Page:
So, did God cause Lucifer to fall and the events that ensued? No! Such notions are hyper-Calvinist. Instead, God ordained events to occur that were carried out by the wills of the creatures He created. By ordained I simply mean 'made reality'. The choices are free choices of the creatures. So, one last time, why create creatures that had the possibility of fallability? I gave my understanding above, care to share yours? There are only four that I am aware of. You can read them here: http://www.reformed.org...

So, I make a cake knowing the cake will fall, yet do nothing to prevent it from falling. Yet, I, the baker, am not responsible for the failure of the cake. It's the cake's fault. What kind on nonsense is this? Shall I display the cake in my bakery's window, so others may see what a failure it truly is, or shall I return it to the oven and burn it to cinders? That will definitely teach it a lesson.

joneszj
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7/22/2012 11:51:35 AM
Posted: 4 years ago
At 7/22/2012 10:51:56 AM, s-anthony wrote:
At 7/22/2012 12:57:32 AM, joneszj wrote:
I did not say 'only good' just 'good'. Difference being that he had the freedom to rebel. Adam was good but fallible- like everything else but God. When Adam was tempted he did not resist. To skip ahead logically a little bit we would need to ask how/why did Lucifer fall? If he had not fallen Adam would not have been tempted. The Bible speaks little on that. Why did God create Lucifer knowing he would fall and decieve Eve of which Adam did not resist disobeying God? Why create beings that are fallable at all? Basically the PoE. Again, the best answer I can come up with that at least remains consistent with scripture is God created environments in which it were possible even ordained for 1) a fall and 2) the giving of His son as a propitiation and 3) redemption of the lost. He did this to display His mercy, justness, hatred for sin, glory etc. all of which are magnified because of the fall, crucifixion, and redemption. Redemptive history displays the character of God. Like it or not, have something biblically more plausible?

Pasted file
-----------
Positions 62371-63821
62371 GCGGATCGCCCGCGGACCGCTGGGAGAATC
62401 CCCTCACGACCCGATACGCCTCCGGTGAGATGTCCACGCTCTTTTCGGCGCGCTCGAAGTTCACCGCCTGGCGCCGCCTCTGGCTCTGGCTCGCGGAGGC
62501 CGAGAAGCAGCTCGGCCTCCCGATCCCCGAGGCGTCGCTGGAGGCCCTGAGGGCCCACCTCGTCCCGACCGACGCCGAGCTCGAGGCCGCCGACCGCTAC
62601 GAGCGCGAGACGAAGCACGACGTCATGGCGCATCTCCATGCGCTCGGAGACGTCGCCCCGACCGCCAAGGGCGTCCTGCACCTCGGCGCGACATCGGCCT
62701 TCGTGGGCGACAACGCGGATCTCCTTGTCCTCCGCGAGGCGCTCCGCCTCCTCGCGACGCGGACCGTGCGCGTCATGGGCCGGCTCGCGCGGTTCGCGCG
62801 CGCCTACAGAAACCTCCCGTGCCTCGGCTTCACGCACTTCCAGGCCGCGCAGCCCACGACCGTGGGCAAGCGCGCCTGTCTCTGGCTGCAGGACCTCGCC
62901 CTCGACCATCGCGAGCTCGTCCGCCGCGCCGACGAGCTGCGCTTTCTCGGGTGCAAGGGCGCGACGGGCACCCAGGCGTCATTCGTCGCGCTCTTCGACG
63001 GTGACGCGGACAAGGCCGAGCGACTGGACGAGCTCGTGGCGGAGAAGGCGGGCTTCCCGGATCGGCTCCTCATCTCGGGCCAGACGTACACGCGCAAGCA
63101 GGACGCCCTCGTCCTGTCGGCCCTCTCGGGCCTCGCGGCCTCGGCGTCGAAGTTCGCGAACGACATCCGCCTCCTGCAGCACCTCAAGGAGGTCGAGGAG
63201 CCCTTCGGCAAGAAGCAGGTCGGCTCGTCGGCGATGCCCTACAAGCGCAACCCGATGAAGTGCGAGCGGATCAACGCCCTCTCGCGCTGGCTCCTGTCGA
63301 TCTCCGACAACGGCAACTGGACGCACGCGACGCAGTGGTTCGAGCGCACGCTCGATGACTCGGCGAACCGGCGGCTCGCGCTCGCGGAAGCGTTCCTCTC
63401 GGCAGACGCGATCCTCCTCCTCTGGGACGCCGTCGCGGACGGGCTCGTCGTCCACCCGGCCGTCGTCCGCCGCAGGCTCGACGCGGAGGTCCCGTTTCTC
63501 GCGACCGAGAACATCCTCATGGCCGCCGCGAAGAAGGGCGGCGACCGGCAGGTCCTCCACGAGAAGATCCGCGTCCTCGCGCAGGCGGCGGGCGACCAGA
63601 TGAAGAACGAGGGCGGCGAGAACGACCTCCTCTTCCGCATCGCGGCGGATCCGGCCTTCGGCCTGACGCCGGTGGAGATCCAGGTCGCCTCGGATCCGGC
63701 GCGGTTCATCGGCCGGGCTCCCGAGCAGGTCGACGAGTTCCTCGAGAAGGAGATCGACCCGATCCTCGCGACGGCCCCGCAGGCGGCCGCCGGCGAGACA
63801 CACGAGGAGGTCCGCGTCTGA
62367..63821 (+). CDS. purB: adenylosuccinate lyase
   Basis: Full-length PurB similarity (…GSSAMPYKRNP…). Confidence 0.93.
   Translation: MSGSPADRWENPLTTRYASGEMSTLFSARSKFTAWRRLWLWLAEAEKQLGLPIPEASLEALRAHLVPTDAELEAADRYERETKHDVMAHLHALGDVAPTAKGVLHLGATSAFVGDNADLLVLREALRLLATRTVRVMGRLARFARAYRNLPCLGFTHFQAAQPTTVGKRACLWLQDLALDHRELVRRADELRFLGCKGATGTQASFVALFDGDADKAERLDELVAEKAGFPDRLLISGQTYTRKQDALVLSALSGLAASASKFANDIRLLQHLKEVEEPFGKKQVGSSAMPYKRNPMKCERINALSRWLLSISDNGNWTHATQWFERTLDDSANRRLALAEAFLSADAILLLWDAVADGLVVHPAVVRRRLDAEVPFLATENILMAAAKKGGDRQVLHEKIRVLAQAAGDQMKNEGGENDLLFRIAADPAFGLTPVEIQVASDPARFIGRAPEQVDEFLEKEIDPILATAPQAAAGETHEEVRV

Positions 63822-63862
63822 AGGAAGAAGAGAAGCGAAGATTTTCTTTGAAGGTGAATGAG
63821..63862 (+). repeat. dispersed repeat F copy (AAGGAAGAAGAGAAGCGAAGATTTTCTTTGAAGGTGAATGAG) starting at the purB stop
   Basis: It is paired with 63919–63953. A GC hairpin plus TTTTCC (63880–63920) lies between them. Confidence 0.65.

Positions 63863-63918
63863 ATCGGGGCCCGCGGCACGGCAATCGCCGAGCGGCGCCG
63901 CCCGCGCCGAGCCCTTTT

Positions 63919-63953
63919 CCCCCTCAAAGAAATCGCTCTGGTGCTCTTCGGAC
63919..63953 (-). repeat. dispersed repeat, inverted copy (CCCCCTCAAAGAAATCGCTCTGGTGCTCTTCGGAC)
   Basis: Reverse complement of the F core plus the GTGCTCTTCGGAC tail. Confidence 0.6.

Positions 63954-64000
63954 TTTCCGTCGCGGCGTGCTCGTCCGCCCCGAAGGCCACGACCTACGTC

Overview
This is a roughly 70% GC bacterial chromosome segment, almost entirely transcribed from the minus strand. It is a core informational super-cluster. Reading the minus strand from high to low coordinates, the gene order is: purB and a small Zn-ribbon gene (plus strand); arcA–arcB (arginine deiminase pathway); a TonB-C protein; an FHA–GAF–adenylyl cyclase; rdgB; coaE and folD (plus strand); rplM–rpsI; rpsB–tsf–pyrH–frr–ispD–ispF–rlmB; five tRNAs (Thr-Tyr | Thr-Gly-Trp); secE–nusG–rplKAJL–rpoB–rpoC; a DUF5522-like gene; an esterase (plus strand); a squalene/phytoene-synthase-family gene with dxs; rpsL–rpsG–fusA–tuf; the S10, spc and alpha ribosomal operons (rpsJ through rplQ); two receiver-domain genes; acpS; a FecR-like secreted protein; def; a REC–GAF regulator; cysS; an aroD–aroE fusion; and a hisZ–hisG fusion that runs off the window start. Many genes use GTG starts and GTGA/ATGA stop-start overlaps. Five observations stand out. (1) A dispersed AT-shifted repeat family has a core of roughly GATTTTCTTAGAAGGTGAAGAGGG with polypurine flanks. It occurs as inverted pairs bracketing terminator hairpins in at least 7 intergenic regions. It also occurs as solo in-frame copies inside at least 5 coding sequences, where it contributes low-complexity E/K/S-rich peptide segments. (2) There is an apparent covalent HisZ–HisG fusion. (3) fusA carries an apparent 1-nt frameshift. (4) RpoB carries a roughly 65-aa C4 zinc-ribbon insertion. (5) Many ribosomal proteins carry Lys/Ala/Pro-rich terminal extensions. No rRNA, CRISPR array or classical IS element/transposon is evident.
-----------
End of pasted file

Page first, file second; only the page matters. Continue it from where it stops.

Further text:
So, let me get this right. Are you saying Adam was good yet had the potential for evil? Like saying one has the genes for Alzheimer's, but the gene remains dormant. Who planted this seed in Adam? Was it God or the Devil? If the Devil, then, who planted the seed in Lucifer?

Someone with the potential to do evil does not necessitate that they will do that evil. But God knew they would, and created them regardless including the circumstances that encubated the fall. There is only really three potential explinations for this that I am aware of: 1) God didn't know what would happen, 2) God had a morally justified reason for it all, 3) God is evil. Pick your choice. The only one that is consistent with scripture is option 2. Did you even open the link I gave?!?

So, did God cause Lucifer to fall and the events that ensued? No! Such notions are hyper-Calvinist. Instead, God ordained events to occur that were carried out by the wills of the creatures He created. By ordained I simply mean 'made reality'. The choices are free choices of the creatures. So, one last time, why create creatures that had the possibility of fallability? I gave my understanding above, care to share yours? There are only four that I am aware of. You can read them here: http://www.reformed.org...

So, I make a cake knowing the cake will fall, yet do nothing to prevent it from falling. Yet, I, the baker, am not responsible for the failure of the cake. It's the cake's fault. What kind on nonsense is this? Shall I display the cake in my bakery's window, so others may see what a failure it truly is, or shall I return it to the oven and burn it to cinders? That will definitely teach it a lesson.

Cakes have no will. They submit to all forces worked against them. Humanity is not the same as a cake. But your illustration would still stand if you changed cake to something that has a will, say a human. I think God allowed the fall so that He could die for it and redeem it. He throws the rebelling one in the oven and the redeemed one on the stand(?) all of which He knew before hand which would go where. So it seems, 'the baker' had planned for the fall in order that that the redeemed would be on the stand (know the riches of His mercy, could be shown mercy, etc.). Or, the baker out of a lack of knowledge and control accidently lost the majority and only was able to save some. The latter is not biblically consistent.

Are you going to address any of my questions or not? I am loosing patience. Your making this a one-way conversation. Particularly one that is 1) not an easy topic for anyone and 2) something the Bible does not speak on much.
s-anthony
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7/22/2012 10:52:42 PM
Posted: 4 years ago
First of all, I don't like classifications; the only classification I will give myself is the one provided for in my my profile; namely, that, I'm a pantheist.

Secondly, I don't see humans or any other creatures as fallen. Evil to me is a relative term, that, I believe is used far too often.